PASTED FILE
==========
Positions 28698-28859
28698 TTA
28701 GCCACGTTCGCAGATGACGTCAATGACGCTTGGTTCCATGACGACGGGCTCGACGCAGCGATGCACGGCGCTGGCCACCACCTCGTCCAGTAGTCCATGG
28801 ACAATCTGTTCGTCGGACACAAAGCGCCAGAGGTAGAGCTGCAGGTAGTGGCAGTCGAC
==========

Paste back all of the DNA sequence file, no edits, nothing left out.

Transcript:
Positions 28698-28859
28698 TTA
28701 GCCACGTTCGCAGATGACGTCAATGACGCTTGGTTCCATGACGACGGGCTCGACGCAGCGATGCACGGCGCTGGCCACCACCTCGTCCAGTAGTCCATGG
28801 ACAATCTGTTCGTCGGACACAAAGCGCCAGAGGTAGAGCTGCAGGTAGTGGCAGTCGAC